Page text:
New Hall School in Chelmsford has held a popular
careers event for girls who may have an interest in any of the Science,
Technology, Engineering and Mathematics (STEM) subjects.
STEM subjects are
integral to the success of the global economy. In the UK, we are competing on a
world stage against countries which have been pursuing the growth of STEM over
an extended period of time. Like many other developed countries, however, our
young people are increasingly disengaged from STEM subjects which manifests
itself in a reduced number of enrolments in courses in those STEM subjects which
are critical to our future economic growth.
The evening, which was held on Thursday 30 January was
the first of its kind at New Hall School and saw over 50 professionals
from Science and Industry talking to the girls in a ‘speed-mentoring’ format. The
adults were representing a range of local firms including e2v, Essex &
Suffolk Water, BAE Systems and Whittle & Co Chartered Accountants. Firms
from further afield included KPMG, Morgan Stanley, Tesco, Specsavers, and HSBC.
The girls were able to learn first-hand about the career and study path of the
professionals and gain insight and advice on the best way to approach a future
career in science, technology, engineering and mathematics based industries.
There were also opportunities for some hands on activities which the girls
Katherine Jeffrey, Principal at New Hall School said:
“One challenge for STEM teaching is to help young people recognise how the
science, design & technology, computer science, engineering and mathematics
that they study at school can lead to rich and varied career pathways. We hope
evenings like this will inspire our students and enable them to discover some
of the incredible opportunities which arise from studying these subjects.
“We are delighted that so many professionals from
Science and Industry, many of whom are friends, parents, governors and past
students of New Hall, agreed to attend our inaugural event to speak to our
students during the course of the evening and we would like to thank them
sincerely for their support and contribution.”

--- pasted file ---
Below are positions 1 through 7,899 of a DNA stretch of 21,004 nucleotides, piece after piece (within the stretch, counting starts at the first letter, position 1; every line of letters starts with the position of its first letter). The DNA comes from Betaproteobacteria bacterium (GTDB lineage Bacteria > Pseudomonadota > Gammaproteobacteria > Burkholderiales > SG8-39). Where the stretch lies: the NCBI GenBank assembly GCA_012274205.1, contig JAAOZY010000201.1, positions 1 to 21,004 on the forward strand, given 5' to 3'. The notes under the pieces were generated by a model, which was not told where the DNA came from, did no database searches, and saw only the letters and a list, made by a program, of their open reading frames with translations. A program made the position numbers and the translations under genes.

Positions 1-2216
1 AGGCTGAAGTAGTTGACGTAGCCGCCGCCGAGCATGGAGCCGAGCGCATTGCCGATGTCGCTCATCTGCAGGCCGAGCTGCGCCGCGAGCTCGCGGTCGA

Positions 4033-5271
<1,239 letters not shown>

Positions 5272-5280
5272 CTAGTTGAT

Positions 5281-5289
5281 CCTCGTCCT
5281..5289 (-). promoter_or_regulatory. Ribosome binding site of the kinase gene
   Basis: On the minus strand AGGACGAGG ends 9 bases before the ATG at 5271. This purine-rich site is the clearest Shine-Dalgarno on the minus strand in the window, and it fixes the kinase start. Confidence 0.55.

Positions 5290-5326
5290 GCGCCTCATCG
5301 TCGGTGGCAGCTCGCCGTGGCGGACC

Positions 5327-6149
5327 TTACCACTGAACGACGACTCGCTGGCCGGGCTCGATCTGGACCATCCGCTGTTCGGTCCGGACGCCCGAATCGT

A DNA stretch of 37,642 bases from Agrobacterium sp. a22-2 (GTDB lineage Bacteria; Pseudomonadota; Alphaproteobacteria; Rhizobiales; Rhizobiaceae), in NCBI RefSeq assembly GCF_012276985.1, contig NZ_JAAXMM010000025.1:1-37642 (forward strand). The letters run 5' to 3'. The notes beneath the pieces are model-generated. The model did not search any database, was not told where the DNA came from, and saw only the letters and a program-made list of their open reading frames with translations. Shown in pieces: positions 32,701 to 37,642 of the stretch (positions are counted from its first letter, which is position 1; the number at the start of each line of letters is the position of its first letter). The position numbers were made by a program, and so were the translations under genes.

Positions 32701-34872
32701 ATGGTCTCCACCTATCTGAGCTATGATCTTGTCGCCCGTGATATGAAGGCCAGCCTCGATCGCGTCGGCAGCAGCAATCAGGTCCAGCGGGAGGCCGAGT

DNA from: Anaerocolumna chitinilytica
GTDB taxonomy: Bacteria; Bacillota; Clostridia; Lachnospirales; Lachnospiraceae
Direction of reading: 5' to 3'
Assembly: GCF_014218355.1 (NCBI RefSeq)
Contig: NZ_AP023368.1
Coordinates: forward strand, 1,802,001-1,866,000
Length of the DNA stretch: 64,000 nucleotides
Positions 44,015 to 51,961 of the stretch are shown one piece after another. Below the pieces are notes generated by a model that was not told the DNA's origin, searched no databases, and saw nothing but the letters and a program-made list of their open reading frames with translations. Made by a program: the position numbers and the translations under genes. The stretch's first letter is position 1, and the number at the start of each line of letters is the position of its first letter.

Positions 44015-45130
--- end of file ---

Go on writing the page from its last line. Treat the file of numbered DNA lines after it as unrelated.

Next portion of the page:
At New Hall School, boys and girls in Years 7-11 are
taught in single-sex lessons in all subjects. This is known as the ‘diamond
model’ of education.
of New Hall School, Katherine Jeffrey explains: “In a diamond model school, children are
educated in co-educational classes up to age 11 and again at sixth form.
However, from 11 to 16-years-old they are taught in single-sex classes.
Evidence suggests girls perform better academically in girls-only schools,
while boys appear to benefit more from co-education. The diamond model provides
the opportunity to combine the academic benefits of single-sex education with
the social advantages of co-education.
“The main benefits of
five years of single-sex teaching derive from the ability to tailor pastoral
and academic provision more sensitively and expertly to the needs of young
people going through the physical and social upheaval of adolescence. Young
teenagers are liberated from the negative peer pressure of having to perform in
events are being planned by New Hall School including a similar event for boys.
For more information
please contact Heather Barras, Marketing Assistant, New Hall School on
01245 467 588 or
Hall School is a leading Catholic independent boarding & day school for
boys and girls aged 3-18.
in 1642, New Hall School, Chelmsford, is the oldest Catholic school in England
that has always taken girls. Following the establishment of its new charitable
status as New Hall School Trust in 2005, in a pioneering move the former
convent school opened its doors to senior boys.
Hall School are proud of their academic achievements. In 2013, students
achieved a 100% success rate in GCSE and A Level Examinations.